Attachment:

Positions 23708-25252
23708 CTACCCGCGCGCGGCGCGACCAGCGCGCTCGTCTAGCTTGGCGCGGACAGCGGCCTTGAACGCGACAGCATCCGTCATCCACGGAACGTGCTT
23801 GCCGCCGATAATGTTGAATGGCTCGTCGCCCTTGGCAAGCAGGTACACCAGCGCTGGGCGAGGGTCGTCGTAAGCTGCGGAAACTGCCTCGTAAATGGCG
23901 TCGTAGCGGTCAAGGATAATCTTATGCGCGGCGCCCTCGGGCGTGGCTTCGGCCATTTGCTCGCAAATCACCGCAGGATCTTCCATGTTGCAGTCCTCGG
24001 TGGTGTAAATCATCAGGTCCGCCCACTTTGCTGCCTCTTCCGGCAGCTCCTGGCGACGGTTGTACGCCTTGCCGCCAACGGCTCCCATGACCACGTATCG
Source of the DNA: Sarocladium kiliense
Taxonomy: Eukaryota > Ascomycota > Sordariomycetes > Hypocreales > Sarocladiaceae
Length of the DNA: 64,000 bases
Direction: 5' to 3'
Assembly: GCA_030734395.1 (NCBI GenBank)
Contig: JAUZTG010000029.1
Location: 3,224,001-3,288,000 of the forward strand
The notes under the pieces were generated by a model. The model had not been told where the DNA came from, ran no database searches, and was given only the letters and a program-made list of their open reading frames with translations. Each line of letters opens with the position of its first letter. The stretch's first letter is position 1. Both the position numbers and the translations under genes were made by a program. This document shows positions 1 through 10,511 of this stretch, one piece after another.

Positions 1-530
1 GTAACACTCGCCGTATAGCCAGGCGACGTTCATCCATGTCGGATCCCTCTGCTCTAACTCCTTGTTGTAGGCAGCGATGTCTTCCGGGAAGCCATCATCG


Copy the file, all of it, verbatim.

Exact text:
Positions 23708-25252
23708 CTACCCGCGCGCGGCGCGACCAGCGCGCTCGTCTAGCTTGGCGCGGACAGCGGCCTTGAACGCGACAGCATCCGTCATCCACGGAACGTGCTT
23801 GCCGCCGATAATGTTGAATGGCTCGTCGCCCTTGGCAAGCAGGTACACCAGCGCTGGGCGAGGGTCGTCGTAAGCTGCGGAAACTGCCTCGTAAATGGCG
23901 TCGTAGCGGTCAAGGATAATCTTATGCGCGGCGCCCTCGGGCGTGGCTTCGGCCATTTGCTCGCAAATCACCGCAGGATCTTCCATGTTGCAGTCCTCGG
24001 TGGTGTAAATCATCAGGTCCGCCCACTTTGCTGCCTCTTCCGGCAGCTCCTGGCGACGGTTGTACGCCTTGCCGCCAACGGCTCCCATGACCACGTATCG
Source of the DNA: Sarocladium kiliense
Taxonomy: Eukaryota > Ascomycota > Sordariomycetes > Hypocreales > Sarocladiaceae
Length of the DNA: 64,000 bases
Direction: 5' to 3'
Assembly: GCA_030734395.1 (NCBI GenBank)
Contig: JAUZTG010000029.1
Location: 3,224,001-3,288,000 of the forward strand
The notes under the pieces were generated by a model. The model had not been told where the DNA came from, ran no database searches, and was given only the letters and a program-made list of their open reading frames with translations. Each line of letters opens with the position of its first letter. The stretch's first letter is position 1. Both the position numbers and the translations under genes were made by a program. This document shows positions 1 through 10,511 of this stretch, one piece after another.

Positions 1-530
1 GTAACACTCGCCGTATAGCCAGGCGACGTTCATCCATGTCGGATCCCTCTGCTCTAACTCCTTGTTGTAGGCAGCGATGTCTTCCGGGAAGCCATCATCG